When the coronavirus pandemic surfaced in Wuhan, China in December 2019, and has spread rapidly throughout the world, upending life and derailing the global economy, there was an evident problem emerging for the healthcare system the difficulty and danger of going to hospitals.
The pandemic has placed severe strain on health systems worldwide, with drastic changes in demand for inpatient care. Taking care of COVID-19 patients while maintaining treatment for patients with other conditions is a complex challenge.
COVID-19 Pushes Hospitals Over Capacity
Johns Hopkins University data shows that December was by far the worst full month of COVID-19, with about 6.4 million cases and 77,431 deaths. But January is already on pace to blow past those records, with about 2.4 million cases and 28,470 deaths in just the first 10 days.
This data illustrates that hospitals are at or above capacity in the first month of 2021. More than 300 hospitals report being at or above ICU capacity for the week of Jan. 1-7, according to the U.S. Department of Health and Human Services.
As the virus started spreading like wildfire in many nations, particularly the United States and various European countries, hospitals prepared for a worst case scenario of reaching their capacity limit. And for some hospitals, this nightmare came to reality when Covid-19 hospitalizations surged, pushing them over the capacity limit.
Non-COVID-19 Patients Taking a Backseat
During the first wave of the Covid-19 pandemic, hospitals in the US and in many parts of the world allocated most of their resources to meet the surge in demand. Because of the resource constraints and fear of cross-infections, physicians and non-coronavirus patients deferred what they considered as “non-urgent” visits, diagnostics, treatment evaluations, surgeries and therapeutics. This resulted in a dramatic decline of non-Covid-related hospital visits which included acute and chronic disease management.
While these postponements and cancellations may have reduced the amount of resources and workload, and helped hospitals focus on severe COVID-19 patients, they likely also caused high admission and readmission rates and longer lengths of stay which could further strain hospitals’ inpatient capacity.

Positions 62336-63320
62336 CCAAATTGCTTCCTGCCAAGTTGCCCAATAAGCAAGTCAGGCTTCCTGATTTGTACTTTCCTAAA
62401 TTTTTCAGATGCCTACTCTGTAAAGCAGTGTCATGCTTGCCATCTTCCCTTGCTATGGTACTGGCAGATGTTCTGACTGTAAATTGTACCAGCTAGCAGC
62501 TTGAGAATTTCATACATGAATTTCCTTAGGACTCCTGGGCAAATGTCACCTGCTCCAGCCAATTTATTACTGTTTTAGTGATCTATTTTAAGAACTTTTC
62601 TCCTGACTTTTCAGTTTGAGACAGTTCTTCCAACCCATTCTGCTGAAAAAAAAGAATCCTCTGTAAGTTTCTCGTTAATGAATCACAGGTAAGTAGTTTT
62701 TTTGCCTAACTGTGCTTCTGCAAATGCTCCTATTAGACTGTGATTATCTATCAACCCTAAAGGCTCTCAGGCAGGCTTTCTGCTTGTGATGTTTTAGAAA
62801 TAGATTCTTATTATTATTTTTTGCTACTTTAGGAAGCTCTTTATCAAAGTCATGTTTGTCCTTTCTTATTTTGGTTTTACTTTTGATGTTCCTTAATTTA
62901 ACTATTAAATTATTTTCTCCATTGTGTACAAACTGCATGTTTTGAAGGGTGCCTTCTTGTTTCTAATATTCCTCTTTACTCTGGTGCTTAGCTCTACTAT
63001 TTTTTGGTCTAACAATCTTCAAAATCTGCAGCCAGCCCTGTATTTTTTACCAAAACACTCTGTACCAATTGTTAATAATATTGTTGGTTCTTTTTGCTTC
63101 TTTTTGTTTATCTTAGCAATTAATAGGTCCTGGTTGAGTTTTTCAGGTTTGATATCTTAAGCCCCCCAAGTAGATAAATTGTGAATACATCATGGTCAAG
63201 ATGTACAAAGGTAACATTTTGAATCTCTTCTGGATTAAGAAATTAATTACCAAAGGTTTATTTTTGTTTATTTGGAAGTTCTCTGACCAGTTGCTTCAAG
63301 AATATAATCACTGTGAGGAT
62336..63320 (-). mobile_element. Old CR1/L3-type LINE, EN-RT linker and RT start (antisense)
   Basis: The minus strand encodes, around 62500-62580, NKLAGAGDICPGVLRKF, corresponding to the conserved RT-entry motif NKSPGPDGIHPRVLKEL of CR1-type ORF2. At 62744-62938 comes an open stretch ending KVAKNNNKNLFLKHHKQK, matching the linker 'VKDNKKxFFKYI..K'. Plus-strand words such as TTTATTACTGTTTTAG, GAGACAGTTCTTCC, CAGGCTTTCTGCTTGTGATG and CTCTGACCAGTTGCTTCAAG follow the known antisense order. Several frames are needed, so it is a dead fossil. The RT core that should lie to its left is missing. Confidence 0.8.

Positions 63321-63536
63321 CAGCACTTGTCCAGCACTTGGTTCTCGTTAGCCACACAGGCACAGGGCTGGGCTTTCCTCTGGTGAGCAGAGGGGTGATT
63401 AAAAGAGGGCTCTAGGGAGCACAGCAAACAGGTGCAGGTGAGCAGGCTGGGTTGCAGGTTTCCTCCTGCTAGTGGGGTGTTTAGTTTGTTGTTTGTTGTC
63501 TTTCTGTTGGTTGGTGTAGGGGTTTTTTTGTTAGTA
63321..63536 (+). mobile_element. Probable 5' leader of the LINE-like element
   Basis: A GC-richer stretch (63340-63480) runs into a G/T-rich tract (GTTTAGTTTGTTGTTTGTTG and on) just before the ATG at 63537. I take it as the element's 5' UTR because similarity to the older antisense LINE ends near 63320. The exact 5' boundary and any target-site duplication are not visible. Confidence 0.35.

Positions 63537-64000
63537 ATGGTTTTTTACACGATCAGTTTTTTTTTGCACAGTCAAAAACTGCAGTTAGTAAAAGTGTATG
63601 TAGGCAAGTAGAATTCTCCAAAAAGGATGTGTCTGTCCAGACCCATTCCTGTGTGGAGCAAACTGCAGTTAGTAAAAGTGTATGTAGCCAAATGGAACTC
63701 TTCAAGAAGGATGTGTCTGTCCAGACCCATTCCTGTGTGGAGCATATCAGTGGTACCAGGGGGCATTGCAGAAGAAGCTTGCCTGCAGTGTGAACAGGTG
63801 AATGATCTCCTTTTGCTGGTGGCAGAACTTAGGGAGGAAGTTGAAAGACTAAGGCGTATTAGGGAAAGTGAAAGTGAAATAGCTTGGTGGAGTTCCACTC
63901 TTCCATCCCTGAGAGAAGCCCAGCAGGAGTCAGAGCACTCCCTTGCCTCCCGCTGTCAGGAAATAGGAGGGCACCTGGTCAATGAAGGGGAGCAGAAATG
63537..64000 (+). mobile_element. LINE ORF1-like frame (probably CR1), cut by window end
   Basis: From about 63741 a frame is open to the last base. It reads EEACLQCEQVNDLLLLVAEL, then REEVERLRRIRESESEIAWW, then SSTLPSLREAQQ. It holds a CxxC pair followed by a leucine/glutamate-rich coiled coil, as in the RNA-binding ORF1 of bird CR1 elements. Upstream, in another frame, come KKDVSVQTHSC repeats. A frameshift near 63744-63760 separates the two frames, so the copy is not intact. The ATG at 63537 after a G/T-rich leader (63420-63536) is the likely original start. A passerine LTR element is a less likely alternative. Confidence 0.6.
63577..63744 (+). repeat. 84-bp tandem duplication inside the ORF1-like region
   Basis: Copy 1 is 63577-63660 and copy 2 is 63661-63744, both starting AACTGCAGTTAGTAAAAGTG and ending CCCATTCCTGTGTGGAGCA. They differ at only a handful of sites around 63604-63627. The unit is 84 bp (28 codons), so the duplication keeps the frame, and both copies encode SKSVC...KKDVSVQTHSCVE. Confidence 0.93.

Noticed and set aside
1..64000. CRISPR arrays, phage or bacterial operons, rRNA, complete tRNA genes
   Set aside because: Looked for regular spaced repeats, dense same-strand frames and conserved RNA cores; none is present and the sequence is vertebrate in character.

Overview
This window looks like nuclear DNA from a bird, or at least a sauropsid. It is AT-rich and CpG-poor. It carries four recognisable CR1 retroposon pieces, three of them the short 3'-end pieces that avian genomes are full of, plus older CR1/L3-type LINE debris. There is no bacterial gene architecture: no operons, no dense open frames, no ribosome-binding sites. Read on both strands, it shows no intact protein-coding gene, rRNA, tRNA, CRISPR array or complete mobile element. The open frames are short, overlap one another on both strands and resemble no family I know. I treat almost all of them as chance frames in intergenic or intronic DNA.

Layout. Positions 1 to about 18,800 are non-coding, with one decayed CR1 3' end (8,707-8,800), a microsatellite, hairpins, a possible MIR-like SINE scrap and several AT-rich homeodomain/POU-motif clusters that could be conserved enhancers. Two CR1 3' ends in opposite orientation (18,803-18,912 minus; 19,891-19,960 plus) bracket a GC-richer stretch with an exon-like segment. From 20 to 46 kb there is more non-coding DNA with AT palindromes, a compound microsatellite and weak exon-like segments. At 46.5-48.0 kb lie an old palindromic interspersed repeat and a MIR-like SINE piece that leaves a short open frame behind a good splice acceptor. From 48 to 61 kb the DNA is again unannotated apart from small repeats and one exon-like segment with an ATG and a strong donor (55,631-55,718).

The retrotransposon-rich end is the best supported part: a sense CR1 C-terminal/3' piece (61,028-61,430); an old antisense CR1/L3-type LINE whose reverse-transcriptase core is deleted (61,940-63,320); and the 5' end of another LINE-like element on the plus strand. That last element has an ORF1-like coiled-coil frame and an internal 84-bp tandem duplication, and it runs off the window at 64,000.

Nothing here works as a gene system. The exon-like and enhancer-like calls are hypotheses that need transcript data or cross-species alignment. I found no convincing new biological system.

Importantly, nowadays, some hospitals were unable to take any new patients in, regardless of their reason for entering. This included more COVID-19 patients along with acute or chronically ill patients, who have often been forgotten during this pandemic. Many of them were unable to seek proper care if they experienced emergencies dealing with their diseases due to overcapacity of many hospitals and fear of cross-infection.
Why Remote Monitoring Matters for Chronic Disease Patients
Chronic disease patients who are self-isolating due to pandemic may find their health conditions worsening over time. Remote patient monitoring (RPM) empowers them to be checked by their providers, with the support of medical devices available at the comfort of their homes. RPM powered by AI and machine learning can replace many of the current inpatient visits. Here are some advantages:
- Patients can monitor their conditions and adhere with treatments or care programs easily without the constant need for hospital visits.
- Patients can eliminate much of the manual data collection and data entry required by providers, allowing them to track vital signs seamlessly.
- Patients can understand daily biometrics and how they are related to prescriptions or lifestyle changes.
- Patients can achieve peace of mind and comfort knowing that they are empowered by RPM technology to self-manage their health, and seek immediate support from care providers if needed.
During this pandemic, acute and chronically ill patients need DrKumo remote patient monitoring (RPM) technology more than ever. DrKumo RPM uses advanced technology to continuously monitor patients’ diseases in real time. DrKumo RPM has a wide range of AI-driven medical devices for patients to utilize based on their specific condition, which measure patients’ vital signs continuously and transmit the data in real time to a cloud database, which can be viewed by both the patient and anyone else that the patient has connected to the account.
Since patients are monitored 24/7, they are able to keep their condition in check constantly and continuously. Firstly, using DrKumo RPM technology eliminates the need for regular hospital checkups, which also lessens the risk of transmitting coronavirus between patients and doctors. Furthermore, utilizing RPM empowers patients to get a more holistic perspective of their health rather than a one-sided, limited one that comes with the individual hospital check ups.
RPM also allows patients to be monitored at home even after local hospitals have reached their capacity limit. In addition, DrKumo RPM solution enables patients and anyone connected to the patients’ account, especially health care providers, to monitor the severity of their condition at any point in time. This eliminates the issue of patients’ downplaying their condition as DrKumo RPM provides hard data and vital signs for both patients and their clinicians (if connected to the account) to decide whether a trip to the hospital or a virtual call is necessary.